Articles Posted in Insurance Company Delays

supreme_court_building_washington_3_9-scaledIf you are in a car accident and your insurance pays your claim, you likely expect the same thing will happen if you are subsequently in a similar accident. What happens if your insurer paid your prior claim, but tries to deny a subsequent claim? 

Brandon Forvendel was injured in a car accident. When the accident occurred, he was driving a car he owned and was insured by State Farm. Forvendel had uninsured motorist coverage. After the accident, Forvendel recovered under his uninsured motorist policy. 

When the accident occurred, he was living with his mother, who also had insurance through State Farm. Forvendel also tried to recover under his mother’s uninsured motorist policy, which had higher policy limits. State Farm denied his attempt to recover under both his and his mother’s policies under the anti-stacking provisions in La. R.S. 22:1295(1)(c). Forvendel then filed a lawsuit against State Farm. 

dsc05934_0-scaledDealing with the aftermath of a flood is never fun. This is especially true when the flood damages one of your vehicles. This is the situation Michael Jacobs found himself in after one of his cars was damaged in a flood. After a long fight with his insurance company, he eventually prevailed and was awarded damages. 

Jacobs owned multiple vehicles that GEICO insured. His parish in North Louisiana was affected by heavy flooding. When the flooding started, Jacobs and his brother tried to move the vehicles from his house to higher ground but were unable to remove them before the floodwaters rose, so they could not drive up to the house. Jacobs waded through the floodwater to retrieve one of the vehicles, a 2001 Honda Accord. In the days following the flood, the Honda kept overheating. Jacobs claimed this had only occurred after the flood. 

Jacobs submitted a claim to GEICO for the damage to the vehicle. The insurance inspector did not identify any flood-related problems and determined the upper radiator hose had blown out. Another mechanic gave Jacobs an opinion and concluded there were issues with his spark plugs. GEICO ultimately denied Jacobs’ claim because it had suffered a mechanical failure that was not flood-related. Jacobs filed a lawsuit against GEICO, alleging his Honda had been damaged from the flooding. At trial, the court ruled the Honda had suffered water damage and awarded vehicle property damages and attorney fees. GEICO filed an appeal.

ladder_art_red_garden-scaledIt can be challenging to interpret insurance policies, especially when they involve complex provisions such as coverage for an additional insured. Before signing an insurance policy, it is imperative to understand its language and what it does and does not cover. Here, the plain language of the insurance policy proved instrumental in the appellate court’s ruling.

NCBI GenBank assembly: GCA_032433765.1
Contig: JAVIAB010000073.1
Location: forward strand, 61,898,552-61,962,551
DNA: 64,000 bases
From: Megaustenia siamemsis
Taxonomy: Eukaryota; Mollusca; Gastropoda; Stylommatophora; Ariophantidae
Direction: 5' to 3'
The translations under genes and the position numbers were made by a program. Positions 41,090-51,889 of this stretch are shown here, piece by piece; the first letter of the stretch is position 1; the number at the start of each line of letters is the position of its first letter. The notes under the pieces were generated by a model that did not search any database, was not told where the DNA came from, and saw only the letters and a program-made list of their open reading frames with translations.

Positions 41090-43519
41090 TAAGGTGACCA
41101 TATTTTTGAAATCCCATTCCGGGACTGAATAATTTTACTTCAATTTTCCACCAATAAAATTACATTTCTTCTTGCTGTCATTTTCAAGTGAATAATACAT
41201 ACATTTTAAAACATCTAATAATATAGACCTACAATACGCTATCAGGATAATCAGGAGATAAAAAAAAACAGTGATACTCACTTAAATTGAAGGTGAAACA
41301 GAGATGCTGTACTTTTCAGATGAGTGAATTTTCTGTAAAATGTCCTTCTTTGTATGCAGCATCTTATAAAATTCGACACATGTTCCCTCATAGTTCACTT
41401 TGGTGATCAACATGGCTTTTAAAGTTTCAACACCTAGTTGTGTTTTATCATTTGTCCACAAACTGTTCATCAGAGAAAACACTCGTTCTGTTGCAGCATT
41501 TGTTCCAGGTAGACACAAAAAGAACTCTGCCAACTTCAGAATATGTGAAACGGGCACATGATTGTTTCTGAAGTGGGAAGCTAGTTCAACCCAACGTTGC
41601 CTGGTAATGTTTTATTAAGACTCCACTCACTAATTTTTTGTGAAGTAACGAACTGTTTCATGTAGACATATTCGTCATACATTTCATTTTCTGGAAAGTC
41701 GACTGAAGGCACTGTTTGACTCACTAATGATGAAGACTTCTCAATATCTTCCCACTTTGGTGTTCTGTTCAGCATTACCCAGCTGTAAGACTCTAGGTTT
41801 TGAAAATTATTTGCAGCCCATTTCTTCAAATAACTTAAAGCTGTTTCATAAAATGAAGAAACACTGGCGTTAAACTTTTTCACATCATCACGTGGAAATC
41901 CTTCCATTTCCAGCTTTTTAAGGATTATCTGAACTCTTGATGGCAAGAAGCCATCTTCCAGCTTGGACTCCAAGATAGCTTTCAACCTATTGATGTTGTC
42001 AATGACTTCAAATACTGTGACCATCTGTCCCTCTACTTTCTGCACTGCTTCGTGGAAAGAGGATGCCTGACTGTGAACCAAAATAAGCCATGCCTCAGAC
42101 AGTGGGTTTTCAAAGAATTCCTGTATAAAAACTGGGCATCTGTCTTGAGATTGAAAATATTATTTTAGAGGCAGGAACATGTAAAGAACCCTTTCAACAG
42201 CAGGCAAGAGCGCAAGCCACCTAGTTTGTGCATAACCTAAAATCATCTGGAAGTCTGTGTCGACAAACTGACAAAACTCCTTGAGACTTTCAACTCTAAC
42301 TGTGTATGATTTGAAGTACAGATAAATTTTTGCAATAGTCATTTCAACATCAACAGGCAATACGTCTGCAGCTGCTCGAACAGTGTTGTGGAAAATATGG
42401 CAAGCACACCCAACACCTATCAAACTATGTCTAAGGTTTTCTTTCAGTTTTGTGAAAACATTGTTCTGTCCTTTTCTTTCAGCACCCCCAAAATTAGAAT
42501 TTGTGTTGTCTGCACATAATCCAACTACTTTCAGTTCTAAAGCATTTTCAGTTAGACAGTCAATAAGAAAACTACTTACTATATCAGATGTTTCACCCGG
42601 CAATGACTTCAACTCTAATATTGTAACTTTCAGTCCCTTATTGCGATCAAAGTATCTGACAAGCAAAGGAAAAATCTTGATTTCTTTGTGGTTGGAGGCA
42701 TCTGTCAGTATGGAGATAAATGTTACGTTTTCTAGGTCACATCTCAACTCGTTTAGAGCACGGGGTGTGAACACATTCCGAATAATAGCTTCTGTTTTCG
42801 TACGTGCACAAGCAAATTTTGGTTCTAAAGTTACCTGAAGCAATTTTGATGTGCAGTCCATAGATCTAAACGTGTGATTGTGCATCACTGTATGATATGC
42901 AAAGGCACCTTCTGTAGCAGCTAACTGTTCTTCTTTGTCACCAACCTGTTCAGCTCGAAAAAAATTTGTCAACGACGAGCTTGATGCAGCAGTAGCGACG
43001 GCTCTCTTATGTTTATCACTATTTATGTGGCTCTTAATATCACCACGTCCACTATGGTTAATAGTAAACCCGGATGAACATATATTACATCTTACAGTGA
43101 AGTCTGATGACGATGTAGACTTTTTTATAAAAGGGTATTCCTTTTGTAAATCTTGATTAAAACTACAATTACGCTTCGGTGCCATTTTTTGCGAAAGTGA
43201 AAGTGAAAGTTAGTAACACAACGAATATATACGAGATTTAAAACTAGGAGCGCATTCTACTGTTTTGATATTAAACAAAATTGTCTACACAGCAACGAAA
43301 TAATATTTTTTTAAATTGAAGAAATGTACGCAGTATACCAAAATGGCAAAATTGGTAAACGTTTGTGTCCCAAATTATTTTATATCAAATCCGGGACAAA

Pamela Sloane was injured while working for Integrity Cleaning Services (“Integrity”) at Forestwood Apartments. She was cleaning a ceiling fan while standing on a ladder. She inadvertently touched an exposed wire, which electrocuted her, and she fell from the ladder. Sloane filed a lawsuit against CLK Multifamily Management (“CLK”) and others. Sloane claimed CLK had not adequately maintained the premises or warned of the dangerous condition of the exposed wire. CLK filed its answer to the lawsuit, denying the allegations, and added Travelers Indemnity (“Travelers”) to the lawsuit.  CLK claimed Integrity was contractually required to have a general liability insurance policy that covered CLK as additional insureds. 

Travelers filed a summary judgment motion, claiming CLK was not an additional insured under the policy. Travelers attached a copy of the relevant insurance policy to its summary judgment motion. CLK disagreed and claimed it was indeed an additional insured.  The trial court concluded CLK was not qualified as an additional insured and granted Travelers’ summary judgment motion. 

detail_forum_romanum_rome-scaledMost of us get into contracts, not fully understanding all the ins and outs of what we are signing. Similarly, the multiple provisions that can slither their way into contracts can include things like forum selection clauses which can be easily overlooked. But when a lawsuit erupts, can you argue a provision isn’t applicable? The United States Court of Appeals for the Fifth Circuit addresses this question in the following case.